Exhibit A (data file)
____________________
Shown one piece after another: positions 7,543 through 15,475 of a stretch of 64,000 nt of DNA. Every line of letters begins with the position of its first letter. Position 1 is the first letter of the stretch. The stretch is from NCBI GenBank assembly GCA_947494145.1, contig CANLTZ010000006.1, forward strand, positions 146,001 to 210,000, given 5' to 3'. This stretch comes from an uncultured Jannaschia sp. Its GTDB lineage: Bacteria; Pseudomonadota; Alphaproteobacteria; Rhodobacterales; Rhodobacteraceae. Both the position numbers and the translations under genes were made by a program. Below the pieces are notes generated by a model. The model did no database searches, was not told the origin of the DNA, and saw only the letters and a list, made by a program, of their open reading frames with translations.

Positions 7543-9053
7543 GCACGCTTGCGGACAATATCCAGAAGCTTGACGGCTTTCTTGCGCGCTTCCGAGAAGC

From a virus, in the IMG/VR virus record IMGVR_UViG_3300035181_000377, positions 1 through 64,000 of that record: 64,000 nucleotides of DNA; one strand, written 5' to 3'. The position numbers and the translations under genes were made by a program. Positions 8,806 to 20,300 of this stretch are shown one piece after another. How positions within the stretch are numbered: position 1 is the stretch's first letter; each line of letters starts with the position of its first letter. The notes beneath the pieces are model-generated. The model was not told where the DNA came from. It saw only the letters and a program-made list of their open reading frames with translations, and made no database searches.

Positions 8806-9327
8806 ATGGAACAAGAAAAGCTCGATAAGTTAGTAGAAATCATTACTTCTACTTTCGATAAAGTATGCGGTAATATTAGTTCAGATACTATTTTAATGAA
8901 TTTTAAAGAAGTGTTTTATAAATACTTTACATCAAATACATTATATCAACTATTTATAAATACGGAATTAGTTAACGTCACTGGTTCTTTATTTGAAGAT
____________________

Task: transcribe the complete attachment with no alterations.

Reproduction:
Shown one piece after another: positions 7,543 through 15,475 of a stretch of 64,000 nt of DNA. Every line of letters begins with the position of its first letter. Position 1 is the first letter of the stretch. The stretch is from NCBI GenBank assembly GCA_947494145.1, contig CANLTZ010000006.1, forward strand, positions 146,001 to 210,000, given 5' to 3'. This stretch comes from an uncultured Jannaschia sp. Its GTDB lineage: Bacteria; Pseudomonadota; Alphaproteobacteria; Rhodobacterales; Rhodobacteraceae. Both the position numbers and the translations under genes were made by a program. Below the pieces are notes generated by a model. The model did no database searches, was not told the origin of the DNA, and saw only the letters and a list, made by a program, of their open reading frames with translations.

Positions 7543-9053
7543 GCACGCTTGCGGACAATATCCAGAAGCTTGACGGCTTTCTTGCGCGCTTCCGAGAAGC

From a virus, in the IMG/VR virus record IMGVR_UViG_3300035181_000377, positions 1 through 64,000 of that record: 64,000 nucleotides of DNA; one strand, written 5' to 3'. The position numbers and the translations under genes were made by a program. Positions 8,806 to 20,300 of this stretch are shown one piece after another. How positions within the stretch are numbered: position 1 is the stretch's first letter; each line of letters starts with the position of its first letter. The notes beneath the pieces are model-generated. The model was not told where the DNA came from. It saw only the letters and a program-made list of their open reading frames with translations, and made no database searches.

Positions 8806-9327
8806 ATGGAACAAGAAAAGCTCGATAAGTTAGTAGAAATCATTACTTCTACTTTCGATAAAGTATGCGGTAATATTAGTTCAGATACTATTTTAATGAA
8901 TTTTAAAGAAGTGTTTTATAAATACTTTACATCAAATACATTATATCAACTATTTATAAATACGGAATTAGTTAACGTCACTGGTTCTTTATTTGAAGAT